Seawall project bonding in doubt
Whether or not a new Lakefront Boulevard seawall will be built this year, or anytime soon, is unclear after a Monday evening meeting of the Dunkirk Common Council Finance Committee. The project would be paid for in part with a $4.2 million bond that council will consider at its meeting today at 5:30 p.m. in City Hall.
Four votes are needed to approve any bonding and it was unclear if Mayor Anthony J. Dolce and city officials who support the project can find those votes.
As proposed, the project will reconstruct nearly 2,800 linear feet of the existing seawall, replacing it with a precast concrete modular wall. In addition, the construction of a bicycle path and pedestrian facility along the wall, the replacement of the existing pipe railing, the construction of an American with Disabilities Act compliant ramp for beach access, and all preliminary work and necessary equipment, materials and site work and any preliminary costs and costs incidental thereto and in connection with the financing of the project are part of the project.
Serial bonds would be issued, with any federal, state, county and/or local funds received offsetting the final cost to the city. The property taxpayers would pay for 75 percent of the cost through Fund I, the general fund. the remaining 25 percent would be paid through Fund III, the wastewater treatment fund.
City Treasurer Mark Woods presented three payment plans for the $3.5 million the city would look to borrow. The remainder would be paid for through existing grants, which may not be available if the project does not go forward at this time. Woods used recent interest rates to make his calculations.
Borrowing for 10 years would result in a $1.10 per thousand dollars of property valuation increase in property taxes. The wastewater fund would see a $5.10 per quarter for the average user. A 15-year repayment would put those numbers at 81 cents per thousand and $3.75 per quarter sewer rate increase; the 20-year figures are 67 cents per thousand and $3.15 per quarter ewer rate increase.
The interest paid would drop depending on the length of the repayment, the longer period the more interest is paid. Using Woods’ figures, the 10-year interest would total $607,543; 15-year interest would total $1,020,018; 20-year interest would total $1,511,537.
Dolce, Development Director Steve Neratko and Department of Public Works Engineer Randy Woodbury all spoke of the need for the project. Delaying the project and starting over later could be costly as well, as permits and engineering studies would likely have to be redone, Dolce pointed out.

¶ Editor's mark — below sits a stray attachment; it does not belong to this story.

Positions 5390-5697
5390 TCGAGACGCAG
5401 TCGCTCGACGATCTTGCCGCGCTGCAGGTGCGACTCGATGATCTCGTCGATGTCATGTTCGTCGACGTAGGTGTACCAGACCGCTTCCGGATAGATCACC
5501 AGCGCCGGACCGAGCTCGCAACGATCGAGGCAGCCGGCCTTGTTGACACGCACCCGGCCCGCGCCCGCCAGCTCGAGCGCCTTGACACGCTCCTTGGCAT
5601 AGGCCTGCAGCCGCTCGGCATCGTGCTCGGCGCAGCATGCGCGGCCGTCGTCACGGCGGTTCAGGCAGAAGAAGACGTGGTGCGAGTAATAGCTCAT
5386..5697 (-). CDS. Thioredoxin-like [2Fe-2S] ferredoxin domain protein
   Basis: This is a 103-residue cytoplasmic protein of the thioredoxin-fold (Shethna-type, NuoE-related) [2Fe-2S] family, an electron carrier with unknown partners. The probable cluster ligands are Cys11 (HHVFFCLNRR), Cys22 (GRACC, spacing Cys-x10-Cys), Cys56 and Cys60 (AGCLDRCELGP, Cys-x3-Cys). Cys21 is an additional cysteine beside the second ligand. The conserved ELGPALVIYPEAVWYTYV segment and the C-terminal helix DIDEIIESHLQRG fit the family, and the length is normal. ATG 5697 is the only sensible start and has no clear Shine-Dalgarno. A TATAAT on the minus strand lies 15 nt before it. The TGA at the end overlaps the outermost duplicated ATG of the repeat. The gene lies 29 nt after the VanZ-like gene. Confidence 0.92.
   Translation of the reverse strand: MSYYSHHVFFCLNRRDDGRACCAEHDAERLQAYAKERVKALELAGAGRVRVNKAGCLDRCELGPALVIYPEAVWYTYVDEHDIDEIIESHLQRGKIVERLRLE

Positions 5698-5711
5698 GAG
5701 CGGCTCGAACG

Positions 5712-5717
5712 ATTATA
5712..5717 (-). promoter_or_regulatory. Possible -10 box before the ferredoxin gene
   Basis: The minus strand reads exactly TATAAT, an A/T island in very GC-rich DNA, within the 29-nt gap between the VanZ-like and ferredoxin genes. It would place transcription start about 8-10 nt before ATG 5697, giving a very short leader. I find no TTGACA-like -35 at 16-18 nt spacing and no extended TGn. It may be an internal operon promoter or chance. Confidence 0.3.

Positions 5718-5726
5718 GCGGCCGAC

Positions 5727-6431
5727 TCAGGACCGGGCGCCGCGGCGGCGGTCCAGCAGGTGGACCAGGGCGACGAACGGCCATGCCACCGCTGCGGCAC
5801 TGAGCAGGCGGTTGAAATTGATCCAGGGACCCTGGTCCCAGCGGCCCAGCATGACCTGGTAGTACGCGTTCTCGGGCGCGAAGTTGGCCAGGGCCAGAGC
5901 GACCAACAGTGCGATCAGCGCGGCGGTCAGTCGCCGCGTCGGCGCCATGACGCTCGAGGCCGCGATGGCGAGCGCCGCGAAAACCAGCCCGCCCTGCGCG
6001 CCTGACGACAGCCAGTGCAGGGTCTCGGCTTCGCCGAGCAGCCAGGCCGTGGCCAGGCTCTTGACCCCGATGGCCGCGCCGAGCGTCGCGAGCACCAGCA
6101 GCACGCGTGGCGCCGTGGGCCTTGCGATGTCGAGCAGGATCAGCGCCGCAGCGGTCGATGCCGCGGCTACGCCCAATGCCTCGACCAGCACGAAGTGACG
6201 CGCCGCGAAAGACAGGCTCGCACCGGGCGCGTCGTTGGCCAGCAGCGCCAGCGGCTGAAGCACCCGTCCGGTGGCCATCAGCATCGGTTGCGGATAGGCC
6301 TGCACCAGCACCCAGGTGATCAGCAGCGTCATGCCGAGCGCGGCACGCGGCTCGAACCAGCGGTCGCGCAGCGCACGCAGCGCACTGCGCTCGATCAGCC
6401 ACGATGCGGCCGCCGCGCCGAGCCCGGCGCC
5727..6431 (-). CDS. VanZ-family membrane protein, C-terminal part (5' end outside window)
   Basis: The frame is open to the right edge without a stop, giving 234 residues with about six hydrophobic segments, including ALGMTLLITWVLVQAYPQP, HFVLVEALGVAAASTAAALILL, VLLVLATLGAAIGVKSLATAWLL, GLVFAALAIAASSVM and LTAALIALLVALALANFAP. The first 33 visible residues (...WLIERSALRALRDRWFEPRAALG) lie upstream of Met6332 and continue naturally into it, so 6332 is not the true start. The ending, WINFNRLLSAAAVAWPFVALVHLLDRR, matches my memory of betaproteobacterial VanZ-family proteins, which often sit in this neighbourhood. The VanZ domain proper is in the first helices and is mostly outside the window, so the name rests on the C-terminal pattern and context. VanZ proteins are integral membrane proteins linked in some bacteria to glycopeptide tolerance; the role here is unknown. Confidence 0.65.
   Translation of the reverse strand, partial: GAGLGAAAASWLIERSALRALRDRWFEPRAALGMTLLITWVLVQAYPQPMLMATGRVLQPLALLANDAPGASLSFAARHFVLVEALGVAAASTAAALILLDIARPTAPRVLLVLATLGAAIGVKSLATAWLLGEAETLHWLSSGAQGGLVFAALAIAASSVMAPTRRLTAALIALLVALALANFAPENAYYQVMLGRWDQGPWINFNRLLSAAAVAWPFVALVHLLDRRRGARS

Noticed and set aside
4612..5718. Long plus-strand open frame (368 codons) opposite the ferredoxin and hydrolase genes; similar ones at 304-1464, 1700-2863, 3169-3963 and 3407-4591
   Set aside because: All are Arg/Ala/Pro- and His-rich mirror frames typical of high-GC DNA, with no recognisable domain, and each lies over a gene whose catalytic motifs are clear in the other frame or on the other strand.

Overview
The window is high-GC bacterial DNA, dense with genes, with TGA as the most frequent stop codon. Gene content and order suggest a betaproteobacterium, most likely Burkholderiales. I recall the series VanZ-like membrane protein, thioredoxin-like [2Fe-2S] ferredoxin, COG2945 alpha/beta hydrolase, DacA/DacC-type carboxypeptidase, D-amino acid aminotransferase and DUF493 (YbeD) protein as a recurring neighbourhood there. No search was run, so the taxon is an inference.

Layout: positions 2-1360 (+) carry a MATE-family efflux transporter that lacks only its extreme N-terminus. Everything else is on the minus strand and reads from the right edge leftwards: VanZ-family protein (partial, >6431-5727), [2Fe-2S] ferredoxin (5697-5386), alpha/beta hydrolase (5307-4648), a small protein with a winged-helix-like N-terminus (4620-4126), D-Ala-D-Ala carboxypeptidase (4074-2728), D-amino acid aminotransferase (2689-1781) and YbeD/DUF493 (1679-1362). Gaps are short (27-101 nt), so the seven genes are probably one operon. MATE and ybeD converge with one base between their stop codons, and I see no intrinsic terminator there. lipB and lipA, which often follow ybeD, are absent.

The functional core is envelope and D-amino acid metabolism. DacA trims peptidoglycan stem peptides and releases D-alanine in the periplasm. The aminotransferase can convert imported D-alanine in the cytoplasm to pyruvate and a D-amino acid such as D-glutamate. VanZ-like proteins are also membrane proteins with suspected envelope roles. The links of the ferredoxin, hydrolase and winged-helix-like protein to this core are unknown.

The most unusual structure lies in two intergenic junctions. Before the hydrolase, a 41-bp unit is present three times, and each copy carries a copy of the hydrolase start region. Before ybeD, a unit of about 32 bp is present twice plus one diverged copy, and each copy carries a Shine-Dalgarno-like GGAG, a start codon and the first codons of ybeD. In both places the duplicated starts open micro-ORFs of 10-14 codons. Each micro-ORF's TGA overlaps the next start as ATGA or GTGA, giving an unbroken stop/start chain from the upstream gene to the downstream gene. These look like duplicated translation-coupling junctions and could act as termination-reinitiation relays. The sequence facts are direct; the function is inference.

Talk turned to possible tax cap issues, with Woods saying the city would likely have to do an override of the 2 percent tax cap law whatever the length of the repayment plan.
“It’s based not on the rate per thousand but on the dollar amount of revenue if you increase … the collection of taxes,” he explained. “We would definitely have to override the tax cap.”
Councilwoman-at-Large Stephanie Kiyak asked if the residents would have a say in an override but was told that was a council decision. Dolce talked about possible budget cuts but Kiyak wanted to know what lines could be cut, saying the (2015) budget was “just around the corner.”
“If you don’t have an idea now how can you know in a couple more months?” she asked. “You knew I was going to ask specifically what lines, I gave you a heads-up more than two weeks ago. It’s either this plan or I can’t really trust that there’s this other nebulous plan out there.”
Dolce said she didn’t have to trust it but reminded her that the 2014 budget did cut some budget lines. Woods said the bond was what was needed to repay the principal and interest on the project.
The issue seemed to boil down to pay a lot now, or pay more later.
“Waiting will lead to a higher cost. Do we leave this mess for the next administration and start this whole process over again?” Councilwoman Stacy Szukala asked. “I don’t feel comfortable doing that. … If it’s not our wall to take care of, who’s going to take care of it?”
Kiyak claimed just a small portion of the wall was deteriorating.
“I don’t know if it’s the right thing to hit everyone up with a huge tax increase for something like that when we’ve got other imminent issues right now on our plate,” she stated. “It still concerns me what HUD’s going to come back with and where we’re going to get that money. … I think there’s other important things on our plate that we still don’t have a firm grasp of how we’re going to deal with that.”
Gonzalez said that although the need to fix the wall was there he didn’t feel comfortable raising taxes to pay for the work.
“It is a city issue, it needs to be done, but to raise the taxes $40 or $50, should we do the wall?” he asked.
Szukala said the problem won’t go away, will only get worse and she will support the bonding.
Kiyak countered that the wall was not a necessity like water lines and road repairs and indicated she would not support the bonding.
Councilman Michael Michalski said the wall needs the work and indicated he would support the bonding resolution. Councilman William J. Rivera said he was leaning toward supporting the bonding while Gonzalez said he had not made up his mind yet.
After the meeting, Dolce said he was hopeful the resolution would receive the four votes.
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